By Amy Leisinger, J.D.
SEC Chairman Jay Clayton and asset management leaders considered recent market and industry steps in addressing the COVID-19 pandemic and the more recent bouts of civil unrest around the country in recent Bloomberg interview. Clayton stressed that disclosures of material issues will remain crucial for investors, and the industry heads opined that consolidation of firms could be on the horizon as markets begin to rebound.
Securities regulation concerns. In response to questions regarding SEC operations, Chairman Clayton noted that the Commission remains committed to inclusiveness and virtual staff support. The SEC still has a job to do to ensure that the markets are fair and transparent, he said. The markets look down the road to tomorrow (to recovery and rebuilding), but the Commission’s purpose is to be the "referee," according to the official. The Fed and the Treasury have brought functionality back by reacting quickly, and it is our job to ensure stability and fairness going forward, Clayton stated.
The information that is important to investors and regulators may be different now and going forward, according the chairman. However, he explained, the fact remains that public companies should communicate material information to investors to enable them to make informed investment decisions, including disclosures about operational changes and what these could mean for revenue and growth. Further, safety should be the primary concern at present, Clayton stated.
The chairman noted the SEC continues to assist in evaluating improper federal loan claims and is working to shut down trading if necessary and encouraged investors to be wary of potential scams. If a company is communicating with the marketplace, these communications should be consistent with those provided to the Commission, he said.
Chairman Clayton also discussed the potential for specific risk in connection with domestically listed Chinese companies. According to the chairman, one of the most substantial benefits of the Sarbanes-Oxley Act was the requirement of independent audit committees and presentations and the availability to the PCAOB of inspection of audit work papers. "The bedrock of our system is good financial information," and the dichotomy between Chinese companies and those in other jurisdictions has gone on too long, he said.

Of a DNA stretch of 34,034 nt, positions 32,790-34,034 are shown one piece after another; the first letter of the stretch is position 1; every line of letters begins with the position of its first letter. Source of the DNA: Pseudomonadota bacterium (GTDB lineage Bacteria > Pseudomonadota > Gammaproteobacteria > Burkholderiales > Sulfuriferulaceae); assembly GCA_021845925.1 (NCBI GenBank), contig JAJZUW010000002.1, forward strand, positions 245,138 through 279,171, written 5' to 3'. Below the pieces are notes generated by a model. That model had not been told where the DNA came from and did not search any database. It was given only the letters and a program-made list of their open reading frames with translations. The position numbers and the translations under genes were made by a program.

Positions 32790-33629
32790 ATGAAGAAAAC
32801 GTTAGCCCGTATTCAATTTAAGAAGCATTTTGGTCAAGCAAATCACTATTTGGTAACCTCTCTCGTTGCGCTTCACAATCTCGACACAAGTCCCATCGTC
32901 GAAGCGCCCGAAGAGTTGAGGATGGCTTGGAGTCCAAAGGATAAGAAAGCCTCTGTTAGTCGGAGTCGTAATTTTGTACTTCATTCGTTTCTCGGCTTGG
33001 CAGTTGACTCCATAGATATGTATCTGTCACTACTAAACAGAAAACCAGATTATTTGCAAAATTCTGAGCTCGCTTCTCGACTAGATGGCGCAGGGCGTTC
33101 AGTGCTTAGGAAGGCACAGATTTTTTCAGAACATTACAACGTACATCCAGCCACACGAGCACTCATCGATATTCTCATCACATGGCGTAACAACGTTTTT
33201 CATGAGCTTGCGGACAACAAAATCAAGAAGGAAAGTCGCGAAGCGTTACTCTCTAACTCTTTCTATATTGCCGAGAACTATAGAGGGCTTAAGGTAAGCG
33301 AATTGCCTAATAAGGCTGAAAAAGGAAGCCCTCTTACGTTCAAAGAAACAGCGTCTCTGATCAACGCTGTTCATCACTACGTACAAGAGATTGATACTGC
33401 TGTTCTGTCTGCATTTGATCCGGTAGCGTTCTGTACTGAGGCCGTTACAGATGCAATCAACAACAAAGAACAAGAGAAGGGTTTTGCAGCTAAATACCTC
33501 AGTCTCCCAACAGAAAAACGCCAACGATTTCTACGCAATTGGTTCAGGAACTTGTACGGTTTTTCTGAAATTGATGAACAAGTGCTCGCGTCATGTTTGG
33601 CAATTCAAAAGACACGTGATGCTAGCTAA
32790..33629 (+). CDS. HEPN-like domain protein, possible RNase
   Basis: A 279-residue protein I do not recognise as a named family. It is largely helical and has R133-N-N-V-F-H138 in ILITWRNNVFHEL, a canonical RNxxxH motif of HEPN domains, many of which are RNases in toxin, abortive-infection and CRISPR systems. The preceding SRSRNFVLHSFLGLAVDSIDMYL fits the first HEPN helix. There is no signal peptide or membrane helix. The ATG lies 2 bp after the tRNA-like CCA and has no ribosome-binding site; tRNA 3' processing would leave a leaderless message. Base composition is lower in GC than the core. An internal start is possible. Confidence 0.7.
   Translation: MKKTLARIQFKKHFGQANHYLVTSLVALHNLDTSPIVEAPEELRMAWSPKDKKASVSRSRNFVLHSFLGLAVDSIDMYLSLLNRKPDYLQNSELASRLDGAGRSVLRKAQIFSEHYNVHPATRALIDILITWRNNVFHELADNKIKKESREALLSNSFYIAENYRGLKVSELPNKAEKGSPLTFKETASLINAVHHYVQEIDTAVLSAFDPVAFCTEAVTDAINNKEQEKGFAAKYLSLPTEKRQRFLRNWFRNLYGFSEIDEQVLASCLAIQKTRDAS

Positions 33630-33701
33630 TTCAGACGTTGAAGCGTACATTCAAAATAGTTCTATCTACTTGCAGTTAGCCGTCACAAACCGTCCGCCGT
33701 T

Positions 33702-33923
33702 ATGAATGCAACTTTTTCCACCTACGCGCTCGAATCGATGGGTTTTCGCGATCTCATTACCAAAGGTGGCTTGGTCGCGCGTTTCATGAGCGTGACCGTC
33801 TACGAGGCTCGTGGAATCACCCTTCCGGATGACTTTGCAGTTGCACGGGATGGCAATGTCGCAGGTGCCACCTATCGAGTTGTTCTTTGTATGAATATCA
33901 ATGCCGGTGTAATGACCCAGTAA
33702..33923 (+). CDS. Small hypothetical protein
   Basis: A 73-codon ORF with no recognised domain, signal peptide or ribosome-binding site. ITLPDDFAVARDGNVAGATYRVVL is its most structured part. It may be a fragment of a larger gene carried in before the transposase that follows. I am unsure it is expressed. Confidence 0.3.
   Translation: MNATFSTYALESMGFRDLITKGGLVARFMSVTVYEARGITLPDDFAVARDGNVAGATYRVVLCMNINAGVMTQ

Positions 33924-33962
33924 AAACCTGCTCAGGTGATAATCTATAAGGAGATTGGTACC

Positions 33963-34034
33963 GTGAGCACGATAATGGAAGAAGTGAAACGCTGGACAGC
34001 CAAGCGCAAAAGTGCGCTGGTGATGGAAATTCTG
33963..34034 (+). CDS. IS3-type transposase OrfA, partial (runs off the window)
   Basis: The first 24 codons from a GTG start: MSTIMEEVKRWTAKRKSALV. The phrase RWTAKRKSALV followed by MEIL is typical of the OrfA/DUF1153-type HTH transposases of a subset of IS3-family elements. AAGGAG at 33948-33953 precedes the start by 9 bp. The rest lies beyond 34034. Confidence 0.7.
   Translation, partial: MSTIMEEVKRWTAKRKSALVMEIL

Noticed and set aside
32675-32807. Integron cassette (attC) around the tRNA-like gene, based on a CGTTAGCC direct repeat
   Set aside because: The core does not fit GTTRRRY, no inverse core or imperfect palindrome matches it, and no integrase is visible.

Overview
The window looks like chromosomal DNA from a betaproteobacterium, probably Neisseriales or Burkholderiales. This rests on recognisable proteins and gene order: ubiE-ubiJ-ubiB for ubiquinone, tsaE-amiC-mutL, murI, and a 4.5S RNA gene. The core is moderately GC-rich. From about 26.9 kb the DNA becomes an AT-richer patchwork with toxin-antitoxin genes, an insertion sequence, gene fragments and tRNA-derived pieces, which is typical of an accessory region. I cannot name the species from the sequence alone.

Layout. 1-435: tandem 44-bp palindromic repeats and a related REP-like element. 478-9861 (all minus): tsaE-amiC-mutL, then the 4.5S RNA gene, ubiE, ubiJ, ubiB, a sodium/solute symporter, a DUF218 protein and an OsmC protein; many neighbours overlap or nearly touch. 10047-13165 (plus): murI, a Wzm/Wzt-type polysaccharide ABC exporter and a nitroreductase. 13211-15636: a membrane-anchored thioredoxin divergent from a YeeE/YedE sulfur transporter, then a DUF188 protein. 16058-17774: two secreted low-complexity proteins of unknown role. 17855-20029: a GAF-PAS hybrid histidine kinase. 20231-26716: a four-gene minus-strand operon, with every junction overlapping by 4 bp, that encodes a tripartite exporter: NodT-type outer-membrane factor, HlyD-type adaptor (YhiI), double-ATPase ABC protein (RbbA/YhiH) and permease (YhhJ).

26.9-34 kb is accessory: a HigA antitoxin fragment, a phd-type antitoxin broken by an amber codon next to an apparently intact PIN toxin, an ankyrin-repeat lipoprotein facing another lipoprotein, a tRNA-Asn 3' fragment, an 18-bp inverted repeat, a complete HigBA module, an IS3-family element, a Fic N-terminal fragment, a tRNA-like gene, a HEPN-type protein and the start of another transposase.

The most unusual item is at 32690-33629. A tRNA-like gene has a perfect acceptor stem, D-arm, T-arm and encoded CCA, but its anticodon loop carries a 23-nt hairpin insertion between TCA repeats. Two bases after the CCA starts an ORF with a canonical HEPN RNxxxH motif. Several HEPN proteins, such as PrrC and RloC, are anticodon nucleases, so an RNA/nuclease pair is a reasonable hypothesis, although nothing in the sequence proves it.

The chairman also suggested that the discussion regarding ESG disclosures needs to go back to materiality with a focus on changing times and customer preferences. The "E," "S" and "G" are all different considerations, and a single ESG score is highly skeptical, Clayton opined.
"We’re darn lucky we were not in this 10 years ago," according to Clayton. Workers and investors, as well as the economy, are under a great deal stress, he said. Together with industry leaders, regulators must continue pay attention to cybersecurity, particularly in connection with ongoing transitions to sophisticated private markets, the chairman concluded.
Industry observations. PGIM President and CEO David Hunt cautioned that the economy will likely come back more slowly than current numbers indicate. Franklin Templeton President and CEO Jenny Johnson suggested that there may a disconnect in the markets, with substantial positives in online markets. However, she said, it may be the time to be discriminate in equity investments, particularly regarding companies dealing in potential COVID-19 vaccinations. Active management now needs to focus on companies that are sustainable and investments in a broader asset base, she said. Kristi Mitchem, CEO of BMO Global Asset Management, commended efforts to draw from 2008 financial crisis "playbook" and roll out liquidity but opined that digital platforms could be creating a new divide disadvantaging under represented populations and even amplifying inequity.
However, according to Mitchem, the trend toward firm consolidation will likely continue, especially as the U.S. recovers from the crisis. Hunt agreed, noting that his firm focuses on serving investors and that therefore consolidation has been slower. Scale does matter more than ever, but it will happen slowly, he concluded.